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dc.contributor.authorOwens, Gemma L
dc.contributor.authorSheard, Victoria
dc.contributor.authorKalaitsidou, Milena
dc.contributor.authorBlount, D
dc.contributor.authorLad, Y
dc.contributor.authorCheadle, Eleanor J
dc.contributor.authorEdmondson, R
dc.contributor.authorKooner, G
dc.contributor.authorGilham, David E
dc.contributor.authorHarrop, Richard
dc.date.accessioned2018-01-14T18:51:31Z
dc.date.available2018-01-14T18:51:31Z
dc.date.issued2017-12-12
dc.identifier.citationPreclinical assessment of CAR T-cell therapy targeting the tumor antigen 5T4 in ovarian cancer. 2017, J Immunotheren
dc.identifier.issn1537-4513
dc.identifier.pmid29239915
dc.identifier.doi10.1097/CJI.0000000000000203
dc.identifier.urihttp://hdl.handle.net/10541/620779
dc.description.abstractChimeric antigen receptor (CAR) T cells represent a novel targeted approach to overcome both quantitative and qualitative shortfalls of the host immune system relating to the detection and subsequent destruction of tumors. The identification of antigens expressed specifically on the surface of tumor cells is a critical first step in the ability to utilize CAR T cells for the treatment of cancer. The 5T4 is a tumor-associated antigen which is expressed on the cell surface of most solid tumors including ovarian cancer. Matched blood and tumor samples were collected from 12 patients with ovarian cancer; all tumors were positive for 5T4 expression by immunohistochemistry. Patient T cells were effectively transduced with 2 different anti-5T4 CAR constructs which differed in their affinity for the target antigen. Co-culture of CAR T cells with matched autologous tumor disaggregates resulted in antigen-specific secretion of IFN-gamma. Furthermore, assessment of the efficacy of anti-5T4 CAR T cells in a mouse model resulted in therapeutic benefit against established ovarian tumors. These results demonstrate proof of principle that 5T4 is an attractive target for immune intervention in ovarian cancer and that patient T cells engineered to express a 5T4-specific CAR can recognize and respond physiologically to autologous tumor cells.This is an open-access article distributed under the terms of the Creative Commons Attribution-Non Commercial-No Derivatives License 4.0 (CCBY-NC-ND), where it is permissible to download and share the work provided it is properly cited. The work cannot be changed in any way or used commercially without permission from the journal. http://creativecommons.org/licenses/by-nc-nd/4.0/.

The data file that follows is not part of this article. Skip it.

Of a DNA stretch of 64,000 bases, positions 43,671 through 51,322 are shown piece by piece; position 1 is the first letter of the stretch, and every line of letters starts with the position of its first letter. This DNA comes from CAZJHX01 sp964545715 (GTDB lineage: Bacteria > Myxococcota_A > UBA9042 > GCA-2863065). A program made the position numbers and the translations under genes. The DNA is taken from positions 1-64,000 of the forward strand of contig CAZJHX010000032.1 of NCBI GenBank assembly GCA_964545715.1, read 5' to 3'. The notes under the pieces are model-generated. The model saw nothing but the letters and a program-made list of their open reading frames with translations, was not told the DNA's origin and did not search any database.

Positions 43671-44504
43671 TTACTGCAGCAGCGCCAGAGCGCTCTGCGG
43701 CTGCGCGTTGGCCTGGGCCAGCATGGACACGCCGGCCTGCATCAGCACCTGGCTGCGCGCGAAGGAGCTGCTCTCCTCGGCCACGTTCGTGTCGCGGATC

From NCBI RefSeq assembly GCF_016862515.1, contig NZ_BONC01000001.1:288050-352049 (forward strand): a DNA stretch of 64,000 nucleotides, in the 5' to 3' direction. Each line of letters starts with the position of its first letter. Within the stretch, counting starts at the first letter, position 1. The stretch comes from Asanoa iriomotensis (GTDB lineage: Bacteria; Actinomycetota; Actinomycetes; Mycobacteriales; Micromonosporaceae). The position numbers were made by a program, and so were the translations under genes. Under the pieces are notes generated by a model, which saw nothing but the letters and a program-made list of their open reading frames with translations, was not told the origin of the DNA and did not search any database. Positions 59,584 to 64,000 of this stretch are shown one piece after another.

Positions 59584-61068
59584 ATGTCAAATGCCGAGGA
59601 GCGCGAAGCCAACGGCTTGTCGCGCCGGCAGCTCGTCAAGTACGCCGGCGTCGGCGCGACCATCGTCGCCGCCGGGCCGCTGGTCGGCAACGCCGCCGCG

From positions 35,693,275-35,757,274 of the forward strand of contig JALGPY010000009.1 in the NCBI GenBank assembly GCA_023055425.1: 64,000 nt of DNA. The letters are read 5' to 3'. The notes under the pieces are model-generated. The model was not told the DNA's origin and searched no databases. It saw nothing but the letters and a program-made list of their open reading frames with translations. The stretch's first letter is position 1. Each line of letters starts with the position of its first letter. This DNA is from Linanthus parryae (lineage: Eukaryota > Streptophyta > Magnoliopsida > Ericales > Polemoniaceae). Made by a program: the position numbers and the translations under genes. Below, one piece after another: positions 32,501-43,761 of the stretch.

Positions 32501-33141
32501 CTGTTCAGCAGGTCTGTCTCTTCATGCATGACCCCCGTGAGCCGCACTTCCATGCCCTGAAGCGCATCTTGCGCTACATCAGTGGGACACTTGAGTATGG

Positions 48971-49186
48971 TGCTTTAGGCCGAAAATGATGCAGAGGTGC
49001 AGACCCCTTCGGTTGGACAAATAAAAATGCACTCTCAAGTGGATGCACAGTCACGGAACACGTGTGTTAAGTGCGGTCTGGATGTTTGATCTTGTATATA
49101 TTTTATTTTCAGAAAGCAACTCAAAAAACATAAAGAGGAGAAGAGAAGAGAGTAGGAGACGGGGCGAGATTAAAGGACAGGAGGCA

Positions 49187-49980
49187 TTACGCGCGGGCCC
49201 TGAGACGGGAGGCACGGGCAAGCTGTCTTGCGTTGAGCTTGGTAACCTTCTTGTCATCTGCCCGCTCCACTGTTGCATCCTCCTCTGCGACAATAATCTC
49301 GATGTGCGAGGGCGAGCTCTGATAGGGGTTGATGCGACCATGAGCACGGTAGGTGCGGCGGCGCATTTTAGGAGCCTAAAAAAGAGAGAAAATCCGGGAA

dc.language.isoenen
dc.rightsArchived with thanks to Journal of immunotherapy (Hagerstown, Md. : 1997)en
dc.titlePreclinical assessment of CAR T-cell therapy targeting the tumor antigen 5T4 in ovarian cancer.en
dc.typeArticleen
dc.contributor.departmentClinical and Experimental Immunotherapy Group, Department of Obstetrics and Gynaecology, Manchester Academic Health Science Centre, St Mary's Hospital, Central Manchester NHS Foundation Trust, Manchesteren
dc.identifier.journalJournal of Immunotherapyen
refterms.dateFOA2018-12-17T15:11:45Z
html.description.abstractChimeric antigen receptor (CAR) T cells represent a novel targeted approach to overcome both quantitative and qualitative shortfalls of the host immune system relating to the detection and subsequent destruction of tumors. The identification of antigens expressed specifically on the surface of tumor cells is a critical first step in the ability to utilize CAR T cells for the treatment of cancer. The 5T4 is a tumor-associated antigen which is expressed on the cell surface of most solid tumors including ovarian cancer. Matched blood and tumor samples were collected from 12 patients with ovarian cancer; all tumors were positive for 5T4 expression by immunohistochemistry. Patient T cells were effectively transduced with 2 different anti-5T4 CAR constructs which differed in their affinity for the target antigen. Co-culture of CAR T cells with matched autologous tumor disaggregates resulted in antigen-specific secretion of IFN-gamma. Furthermore, assessment of the efficacy of anti-5T4 CAR T cells in a mouse model resulted in therapeutic benefit against established ovarian tumors. These results demonstrate proof of principle that 5T4 is an attractive target for immune intervention in ovarian cancer and that patient T cells engineered to express a 5T4-specific CAR can recognize and respond physiologically to autologous tumor cells.This is an open-access article distributed under the terms of the Creative Commons Attribution-Non Commercial-No Derivatives License 4.0 (CCBY-NC-ND), where it is permissible to download and share the work provided it is properly cited. The work cannot be changed in any way or used commercially without permission from the journal. http://creativecommons.org/licenses/by-nc-nd/4.0/.


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